Canada and France are good business partners and close allies, Stephen Harper said Wednesday, but both countries can do more to strengthen their economic relationship.
Speaking before a dinner with France's visiting Prime Minister, Jean-Marc Ayrault, Mr. Harper said Canada is committed to completing a free-trade agreement with the European Union, which he said would boost trade between France and Canada.
"France is one of our closest allies and most important relationships in the entire world," Mr. Harper said. The two leaders, he said, would discuss economic challenges, negotiations on the free-trade deal and peace and security issues. Mr. Ayrault arrived in Ottawa Wednesday for his first official visit to Canada, which includes meetings with the premiers of Ontario and Quebec.
Canada is eager to conclude a free-trade accord with the EU to help it broaden its trade from dependence on the United States. But negotiations have been slow, in part because discussions include difficult issues such as agricultural tariffs and patent protection on pharmaceuticals.
Mr. Harper used the occasion to highlight the two countries' historic ties in language, culture and economic interests. In remarks released by the Prime Minister's Office, he called the two countries "good business partners," but added he believes they can do more. "There is much room to expand our economic relationship, directly, and indirectly, through wider trade with Europe," he said. "That's why Canada remains committed to concluding a comprehensive economic and trade agreement with the European Union."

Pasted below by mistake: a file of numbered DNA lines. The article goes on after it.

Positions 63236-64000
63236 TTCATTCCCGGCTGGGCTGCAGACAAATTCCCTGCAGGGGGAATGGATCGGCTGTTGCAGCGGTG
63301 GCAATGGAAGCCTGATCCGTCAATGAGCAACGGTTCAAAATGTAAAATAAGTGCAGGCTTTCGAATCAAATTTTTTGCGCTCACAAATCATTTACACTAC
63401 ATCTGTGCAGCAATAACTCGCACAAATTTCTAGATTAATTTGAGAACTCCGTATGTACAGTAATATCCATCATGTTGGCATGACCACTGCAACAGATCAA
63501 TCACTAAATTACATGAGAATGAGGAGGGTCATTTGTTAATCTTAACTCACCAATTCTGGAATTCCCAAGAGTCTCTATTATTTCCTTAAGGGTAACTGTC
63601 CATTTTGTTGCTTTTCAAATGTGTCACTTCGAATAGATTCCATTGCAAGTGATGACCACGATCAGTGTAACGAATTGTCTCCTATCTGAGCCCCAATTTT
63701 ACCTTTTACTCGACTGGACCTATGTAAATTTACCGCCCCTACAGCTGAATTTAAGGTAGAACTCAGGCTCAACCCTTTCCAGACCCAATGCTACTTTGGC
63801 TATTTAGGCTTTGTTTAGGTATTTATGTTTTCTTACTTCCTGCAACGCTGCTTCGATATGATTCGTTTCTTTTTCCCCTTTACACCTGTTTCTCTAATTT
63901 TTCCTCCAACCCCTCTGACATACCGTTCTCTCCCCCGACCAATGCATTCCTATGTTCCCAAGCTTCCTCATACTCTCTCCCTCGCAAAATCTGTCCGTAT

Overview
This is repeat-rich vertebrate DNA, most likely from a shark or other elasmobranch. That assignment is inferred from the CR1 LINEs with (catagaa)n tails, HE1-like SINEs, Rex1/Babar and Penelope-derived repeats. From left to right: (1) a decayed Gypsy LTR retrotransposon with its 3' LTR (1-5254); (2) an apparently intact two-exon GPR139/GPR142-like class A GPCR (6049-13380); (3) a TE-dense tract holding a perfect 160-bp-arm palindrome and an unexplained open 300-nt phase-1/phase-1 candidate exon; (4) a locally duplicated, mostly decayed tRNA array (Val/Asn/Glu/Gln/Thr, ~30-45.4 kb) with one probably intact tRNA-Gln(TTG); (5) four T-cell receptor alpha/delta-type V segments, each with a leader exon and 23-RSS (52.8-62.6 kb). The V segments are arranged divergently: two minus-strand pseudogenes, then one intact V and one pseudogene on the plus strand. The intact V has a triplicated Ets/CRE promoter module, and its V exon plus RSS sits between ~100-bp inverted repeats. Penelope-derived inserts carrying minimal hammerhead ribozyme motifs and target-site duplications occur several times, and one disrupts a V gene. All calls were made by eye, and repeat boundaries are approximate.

A spokesman from Trade Minister Ed Fast's office said negotiations on the free-trade deal are ongoing and represent the most significant initiative on trade since Canada signed the North American free-trade agreement.
Mr. Ayrault called his visit a "testament to the profound friendship" between the two countries and thanked Canada for its contribution to France's military intervention in Mali.
"I am convinced that the Franco-Canadian partnership is not yesterday's business," he said in a speech released by the French embassy. "To the contrary, it corresponds to the aspirations of our peoples and to their challenges in a profoundly changing world."
He added that completing negotiations on an EU-Canada free-trade deal would be a "foundation" for a new chapter in the countries' relationship.
Mr. Ayrault held a private meeting in Mr. Harper's office, followed by a dinner at the Fairmont Château Laurier hotel in downtown Ottawa.
The French Prime Minister will hold a press conference with Mr. Harper on Thursday morning, then travel to Toronto to meet with Ontario Premier Kathleen Wynne. He will also spend time in Montreal and Quebec City and meet with Quebec Premier Pauline Marois.
With a report from The Canadian Press